I’m sorry, but if you keep saying this party and that party is entitled to my money and the only way for them to not send a platoon of Blackwater troops to kill me or an army of lawyers to sue my family for everything we’ve got, then mister, yo probably don’t deserve it in the first place. For one thing, I may earn the cash, but it’s not mine to keep. I’m not even supposed to have the cash (or to be alive) in the first place. So there.

  19. And as for poor Greg Ayers, i’ve got only one thing to say: Get the fuck out of voice-acting and work your cruddy day job (the IT Consultant gig) before that disappears as well. You’ve had your fun, and that’s cool, now it’s time for you to get back to what you do best and not on a flight of fancy.

  20. @drmchsr0 – I’d have to say your right there.

  21. @drmchsr0- Hey, norhing’s wrong with a dude leaving an office job for something a little more exciting. Let him have his fun until his savings runs out… which judging by the amount of times he’s brought it up recently, is probably happening soon.

  22. @Scott – Although he could be like Hilary Haag and work both jobs. Although I haven’t heard her in anything recently either.

  23. @iniksbane

    I know a lot of this is reiteration, but I feel like you’ve been skirting my main points. You say being overcharged and stealing are both wrong, and that downloading fansubs is the “lesser wrong” for you. My problem with that is two-fold:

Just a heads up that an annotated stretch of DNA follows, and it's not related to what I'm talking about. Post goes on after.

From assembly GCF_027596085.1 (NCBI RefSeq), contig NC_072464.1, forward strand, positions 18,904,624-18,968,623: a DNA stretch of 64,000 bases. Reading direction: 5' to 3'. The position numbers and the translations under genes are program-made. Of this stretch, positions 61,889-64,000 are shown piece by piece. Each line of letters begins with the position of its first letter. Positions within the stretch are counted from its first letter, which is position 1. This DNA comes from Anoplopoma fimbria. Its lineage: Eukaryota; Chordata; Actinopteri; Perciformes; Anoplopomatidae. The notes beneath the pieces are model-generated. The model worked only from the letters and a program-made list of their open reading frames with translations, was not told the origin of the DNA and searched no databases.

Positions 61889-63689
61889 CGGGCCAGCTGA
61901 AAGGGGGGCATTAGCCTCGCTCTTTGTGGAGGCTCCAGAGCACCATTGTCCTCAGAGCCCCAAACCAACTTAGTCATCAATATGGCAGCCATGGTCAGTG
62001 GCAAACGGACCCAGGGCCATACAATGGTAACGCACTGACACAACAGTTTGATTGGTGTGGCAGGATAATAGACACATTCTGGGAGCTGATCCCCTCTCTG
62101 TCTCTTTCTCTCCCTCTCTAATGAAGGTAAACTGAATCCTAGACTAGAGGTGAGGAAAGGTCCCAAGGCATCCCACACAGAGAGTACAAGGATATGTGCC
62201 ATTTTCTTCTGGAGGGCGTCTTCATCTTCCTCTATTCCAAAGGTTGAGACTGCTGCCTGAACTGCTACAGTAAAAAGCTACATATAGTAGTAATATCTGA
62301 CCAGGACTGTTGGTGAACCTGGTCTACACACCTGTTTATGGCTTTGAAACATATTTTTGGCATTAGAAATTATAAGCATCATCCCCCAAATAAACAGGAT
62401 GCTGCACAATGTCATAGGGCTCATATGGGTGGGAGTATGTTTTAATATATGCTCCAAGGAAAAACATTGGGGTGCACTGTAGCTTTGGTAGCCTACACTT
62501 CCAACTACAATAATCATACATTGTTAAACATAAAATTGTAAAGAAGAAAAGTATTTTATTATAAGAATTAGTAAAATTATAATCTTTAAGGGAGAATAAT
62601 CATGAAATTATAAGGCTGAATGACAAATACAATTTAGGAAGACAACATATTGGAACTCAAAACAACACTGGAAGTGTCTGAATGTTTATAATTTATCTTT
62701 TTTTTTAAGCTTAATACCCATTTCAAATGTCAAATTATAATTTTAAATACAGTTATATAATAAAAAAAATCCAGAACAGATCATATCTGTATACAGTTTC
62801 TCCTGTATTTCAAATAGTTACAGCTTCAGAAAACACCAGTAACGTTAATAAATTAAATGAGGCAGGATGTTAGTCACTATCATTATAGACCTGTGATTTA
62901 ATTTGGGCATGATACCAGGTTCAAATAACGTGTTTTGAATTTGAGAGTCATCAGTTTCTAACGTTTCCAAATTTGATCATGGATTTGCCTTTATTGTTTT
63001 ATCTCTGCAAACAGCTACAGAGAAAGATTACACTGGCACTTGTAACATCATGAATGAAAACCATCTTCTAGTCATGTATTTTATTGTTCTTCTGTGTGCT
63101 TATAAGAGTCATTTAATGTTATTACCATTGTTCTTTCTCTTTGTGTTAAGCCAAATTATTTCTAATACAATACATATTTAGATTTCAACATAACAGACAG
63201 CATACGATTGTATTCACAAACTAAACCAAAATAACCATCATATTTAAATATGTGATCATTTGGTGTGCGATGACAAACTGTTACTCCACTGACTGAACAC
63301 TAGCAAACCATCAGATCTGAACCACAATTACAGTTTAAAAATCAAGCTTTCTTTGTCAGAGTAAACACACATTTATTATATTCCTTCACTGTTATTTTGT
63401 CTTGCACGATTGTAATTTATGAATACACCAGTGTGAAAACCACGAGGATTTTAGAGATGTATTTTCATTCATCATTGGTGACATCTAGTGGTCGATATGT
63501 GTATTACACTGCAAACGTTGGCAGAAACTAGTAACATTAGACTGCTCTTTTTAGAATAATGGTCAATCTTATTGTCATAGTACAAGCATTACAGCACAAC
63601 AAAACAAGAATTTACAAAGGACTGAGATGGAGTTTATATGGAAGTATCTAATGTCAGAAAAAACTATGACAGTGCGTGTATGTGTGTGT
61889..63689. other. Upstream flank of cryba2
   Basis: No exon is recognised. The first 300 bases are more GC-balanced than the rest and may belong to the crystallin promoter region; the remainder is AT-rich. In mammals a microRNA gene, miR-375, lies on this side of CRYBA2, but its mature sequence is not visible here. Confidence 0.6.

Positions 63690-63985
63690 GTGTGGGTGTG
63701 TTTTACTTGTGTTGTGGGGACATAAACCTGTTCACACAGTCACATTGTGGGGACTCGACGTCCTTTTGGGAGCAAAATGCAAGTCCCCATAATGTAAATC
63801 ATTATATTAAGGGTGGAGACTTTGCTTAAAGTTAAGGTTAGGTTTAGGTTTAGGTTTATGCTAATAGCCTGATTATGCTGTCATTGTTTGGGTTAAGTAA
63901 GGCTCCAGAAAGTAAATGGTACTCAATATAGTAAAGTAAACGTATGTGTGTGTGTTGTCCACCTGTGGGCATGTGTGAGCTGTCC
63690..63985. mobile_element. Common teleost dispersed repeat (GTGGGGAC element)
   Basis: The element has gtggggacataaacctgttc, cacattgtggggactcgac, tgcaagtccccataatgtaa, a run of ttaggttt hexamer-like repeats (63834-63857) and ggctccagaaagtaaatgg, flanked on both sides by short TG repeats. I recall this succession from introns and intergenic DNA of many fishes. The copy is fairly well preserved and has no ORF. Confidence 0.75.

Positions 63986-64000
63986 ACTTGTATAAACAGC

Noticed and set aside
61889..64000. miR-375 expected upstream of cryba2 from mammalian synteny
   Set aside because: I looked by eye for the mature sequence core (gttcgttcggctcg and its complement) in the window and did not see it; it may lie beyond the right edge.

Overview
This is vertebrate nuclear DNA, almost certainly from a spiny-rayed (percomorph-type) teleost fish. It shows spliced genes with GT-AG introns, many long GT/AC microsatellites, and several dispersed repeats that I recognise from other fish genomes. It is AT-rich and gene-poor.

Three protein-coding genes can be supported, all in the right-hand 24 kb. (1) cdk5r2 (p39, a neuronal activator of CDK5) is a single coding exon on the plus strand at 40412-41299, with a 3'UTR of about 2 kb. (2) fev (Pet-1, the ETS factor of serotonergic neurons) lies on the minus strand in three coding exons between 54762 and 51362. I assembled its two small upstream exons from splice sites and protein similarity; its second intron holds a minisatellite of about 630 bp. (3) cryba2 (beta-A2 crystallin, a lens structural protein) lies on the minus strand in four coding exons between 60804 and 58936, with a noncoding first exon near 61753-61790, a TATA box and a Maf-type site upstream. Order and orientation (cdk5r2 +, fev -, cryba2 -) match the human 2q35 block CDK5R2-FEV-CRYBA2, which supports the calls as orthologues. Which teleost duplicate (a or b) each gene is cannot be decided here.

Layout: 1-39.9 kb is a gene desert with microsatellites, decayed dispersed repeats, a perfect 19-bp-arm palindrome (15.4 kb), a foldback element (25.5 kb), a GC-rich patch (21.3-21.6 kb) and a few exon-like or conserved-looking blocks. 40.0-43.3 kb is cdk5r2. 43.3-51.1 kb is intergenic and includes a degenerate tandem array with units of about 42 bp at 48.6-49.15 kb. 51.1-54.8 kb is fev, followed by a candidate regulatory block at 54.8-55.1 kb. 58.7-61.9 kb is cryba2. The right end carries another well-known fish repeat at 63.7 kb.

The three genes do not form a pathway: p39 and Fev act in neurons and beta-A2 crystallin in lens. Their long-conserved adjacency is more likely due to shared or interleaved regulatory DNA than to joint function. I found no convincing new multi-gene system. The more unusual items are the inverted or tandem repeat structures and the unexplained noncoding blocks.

(1) From whose perspective are you saying the product is “overcharged”? You may think it’s a bit pricey, others may think it’s acceptable, and the company thinks it’s reasonable. The concept of “overcharged” implies that there is a clear-cut price of what it should be, but that’s obviously not the case. The worth changes between perspectives. When it comes down to it, it’s up to you whether to buy the product or not based on your sense of what it’s worth, but it’s not your right to tell the creator what he must sell it to you for. If you think the creator isn’t entitled to charge what he believes it’s worth, then I simply don’t know what else to say.

    (2) Having said that, your “balance of harms” turns into these options: (a) import, (b) steal, or (c) do not watch [in the real world, you cannot deny this option]. However, even just between importing or stealing, the issue still remains clear as day. Importing would be the “morally right” thing to do, and stealing would still be the “morally wrong” thing to do. Like I said before, just because it hurts your wallet more than it hurts theirs, it still doesn’t make “stealing” the right thing to do, nor does it make it the lesser of two evils.

  24. @Sagacious1 – I’m not trying to be deliberately obtuse. But I’ll try to respond as directly as I can.